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Posted on Dec 17, 2015

QPD adds third sergeant to force

The Quincy Police Department added a third sergeant to its ranks this week.
Sgt. Jorge Trujillo, an eight-year veteran of the local police department, was promoted to the new position at Tuesday’s city council meeting before a crowd of co-workers, family and friends.
The police department earlier this year added a second sergeant’s position. A third sergeant means the department, which has recruited several new officers in the past two years, will have at least one available to officers throughout the day, Police Chief Bob Heimbach said.
“Adding a third sergeant will give us more supervisory oversight with our growing department,” Heimbach said. “By adding a sergeant I can spread the supervisory duties among the three and those three then can spend more time on the street with the officers.”
Trujillo was chosen for the position from among three candidates because of his strong connection and commitment to the community, which are important to the long-term health and success of the department, Heimbach said.
“(Trujillo) is engaged in several extracurricular activities with his wife that benefit the community,” the chief said. “I had to decide which candidate would most likely help us as an organization succeed in becoming more successful and professional. Part of that is connecting with the community.”
Trujillo also understands the value a cohesive department brings to its community, Heimbach added.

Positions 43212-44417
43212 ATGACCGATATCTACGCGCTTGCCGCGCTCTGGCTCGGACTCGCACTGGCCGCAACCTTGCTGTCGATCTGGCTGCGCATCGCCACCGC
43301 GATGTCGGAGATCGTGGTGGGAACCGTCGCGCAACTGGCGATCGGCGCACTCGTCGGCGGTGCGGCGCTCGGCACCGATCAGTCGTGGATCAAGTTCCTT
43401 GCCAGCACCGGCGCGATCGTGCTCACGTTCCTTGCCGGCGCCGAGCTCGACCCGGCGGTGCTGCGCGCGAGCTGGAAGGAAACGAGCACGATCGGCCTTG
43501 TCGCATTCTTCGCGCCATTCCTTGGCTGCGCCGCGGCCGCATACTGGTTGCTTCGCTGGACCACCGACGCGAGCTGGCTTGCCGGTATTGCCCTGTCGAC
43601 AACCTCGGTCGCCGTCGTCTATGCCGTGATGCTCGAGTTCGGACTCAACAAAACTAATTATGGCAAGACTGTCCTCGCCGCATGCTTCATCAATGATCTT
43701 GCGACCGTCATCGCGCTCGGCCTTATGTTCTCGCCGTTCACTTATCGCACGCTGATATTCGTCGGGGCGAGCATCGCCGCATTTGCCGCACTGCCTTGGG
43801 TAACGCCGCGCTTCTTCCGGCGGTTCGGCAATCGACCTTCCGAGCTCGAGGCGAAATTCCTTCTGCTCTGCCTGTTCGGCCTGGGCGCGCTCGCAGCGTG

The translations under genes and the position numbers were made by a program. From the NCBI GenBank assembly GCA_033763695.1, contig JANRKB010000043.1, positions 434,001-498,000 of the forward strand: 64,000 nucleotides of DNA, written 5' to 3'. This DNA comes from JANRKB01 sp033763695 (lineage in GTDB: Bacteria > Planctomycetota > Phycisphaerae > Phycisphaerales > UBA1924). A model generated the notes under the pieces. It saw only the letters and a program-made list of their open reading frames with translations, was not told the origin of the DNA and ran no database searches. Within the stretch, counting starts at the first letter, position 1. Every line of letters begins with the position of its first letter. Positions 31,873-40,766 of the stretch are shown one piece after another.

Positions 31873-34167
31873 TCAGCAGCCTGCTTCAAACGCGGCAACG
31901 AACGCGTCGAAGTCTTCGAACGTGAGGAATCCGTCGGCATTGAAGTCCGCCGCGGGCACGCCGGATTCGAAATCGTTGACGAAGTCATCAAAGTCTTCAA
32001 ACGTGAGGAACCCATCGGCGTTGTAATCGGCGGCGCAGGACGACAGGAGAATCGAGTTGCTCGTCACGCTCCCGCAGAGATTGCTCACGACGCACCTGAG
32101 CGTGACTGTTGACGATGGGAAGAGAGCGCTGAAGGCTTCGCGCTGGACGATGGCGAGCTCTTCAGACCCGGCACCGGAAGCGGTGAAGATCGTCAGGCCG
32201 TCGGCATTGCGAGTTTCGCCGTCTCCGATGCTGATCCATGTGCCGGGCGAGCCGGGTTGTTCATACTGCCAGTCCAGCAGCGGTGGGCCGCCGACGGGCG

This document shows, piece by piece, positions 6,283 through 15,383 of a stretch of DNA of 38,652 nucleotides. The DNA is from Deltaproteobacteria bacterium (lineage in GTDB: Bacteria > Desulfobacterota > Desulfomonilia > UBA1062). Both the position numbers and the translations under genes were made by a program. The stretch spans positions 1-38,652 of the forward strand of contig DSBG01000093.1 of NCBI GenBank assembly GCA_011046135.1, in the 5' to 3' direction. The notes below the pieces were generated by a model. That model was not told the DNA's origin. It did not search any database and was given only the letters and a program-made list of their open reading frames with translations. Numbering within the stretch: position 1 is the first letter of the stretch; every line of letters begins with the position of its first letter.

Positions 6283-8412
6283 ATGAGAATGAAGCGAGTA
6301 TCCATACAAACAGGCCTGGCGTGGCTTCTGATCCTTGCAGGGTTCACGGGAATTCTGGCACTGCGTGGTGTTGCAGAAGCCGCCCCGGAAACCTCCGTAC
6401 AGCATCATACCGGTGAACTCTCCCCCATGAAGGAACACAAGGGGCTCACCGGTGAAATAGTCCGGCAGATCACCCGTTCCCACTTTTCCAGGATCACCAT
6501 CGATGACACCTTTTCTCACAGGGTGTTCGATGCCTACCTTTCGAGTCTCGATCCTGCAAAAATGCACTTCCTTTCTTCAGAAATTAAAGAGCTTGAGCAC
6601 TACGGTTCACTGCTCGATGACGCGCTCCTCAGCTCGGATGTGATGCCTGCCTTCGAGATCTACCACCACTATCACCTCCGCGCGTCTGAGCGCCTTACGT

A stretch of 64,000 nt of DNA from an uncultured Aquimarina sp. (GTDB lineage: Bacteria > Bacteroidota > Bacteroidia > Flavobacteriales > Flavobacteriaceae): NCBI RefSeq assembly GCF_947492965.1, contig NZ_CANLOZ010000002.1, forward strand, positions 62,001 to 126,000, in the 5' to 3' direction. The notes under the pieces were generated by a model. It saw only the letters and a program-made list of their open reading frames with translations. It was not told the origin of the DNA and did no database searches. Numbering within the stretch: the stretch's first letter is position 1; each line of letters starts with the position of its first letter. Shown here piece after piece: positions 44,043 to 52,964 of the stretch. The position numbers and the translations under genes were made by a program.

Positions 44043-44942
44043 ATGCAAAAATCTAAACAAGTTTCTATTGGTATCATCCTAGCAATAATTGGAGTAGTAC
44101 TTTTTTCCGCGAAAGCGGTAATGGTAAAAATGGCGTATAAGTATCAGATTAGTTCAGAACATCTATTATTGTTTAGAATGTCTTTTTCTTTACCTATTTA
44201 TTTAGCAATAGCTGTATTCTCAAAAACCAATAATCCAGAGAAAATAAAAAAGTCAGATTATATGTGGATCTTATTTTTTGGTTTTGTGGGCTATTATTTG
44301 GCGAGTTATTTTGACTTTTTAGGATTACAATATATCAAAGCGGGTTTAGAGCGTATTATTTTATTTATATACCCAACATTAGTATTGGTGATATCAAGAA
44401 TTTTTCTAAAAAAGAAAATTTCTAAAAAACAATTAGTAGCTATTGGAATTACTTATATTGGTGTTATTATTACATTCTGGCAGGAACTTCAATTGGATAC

“He also has strong internal support from the officers,” Heimbach said. “They can see themselves working with and for him.”
Trujillo and his wife, Amey Trujillo, have two young children attending Quincy schools. He is an active volunteer in the schools and coaches youth sports.
Prior to moving to Quincy, Trujillo served in the U.S. Army for 10 years. When he joined the department, there were only seven or eight officers, said Trujillo, who has watched the department grow in the past eight years. In that time, the department also developed a better relationship in the community and among the officers, he said.
Trujillo recalled how, when he started with the department as a fledgling officer, some nights he worked alone with no supervisor on duty to answer his questions. The sergeant’s position serves as a guide or mentor to patrol officers, potentially helping to build or even advance their careers, he said.
“I want to make sure, as a sergeant, I am doing my job and taking care of the officers and supporting the mission of the department and the city,” Trujillo said.


— By Jill FitzSimmons,

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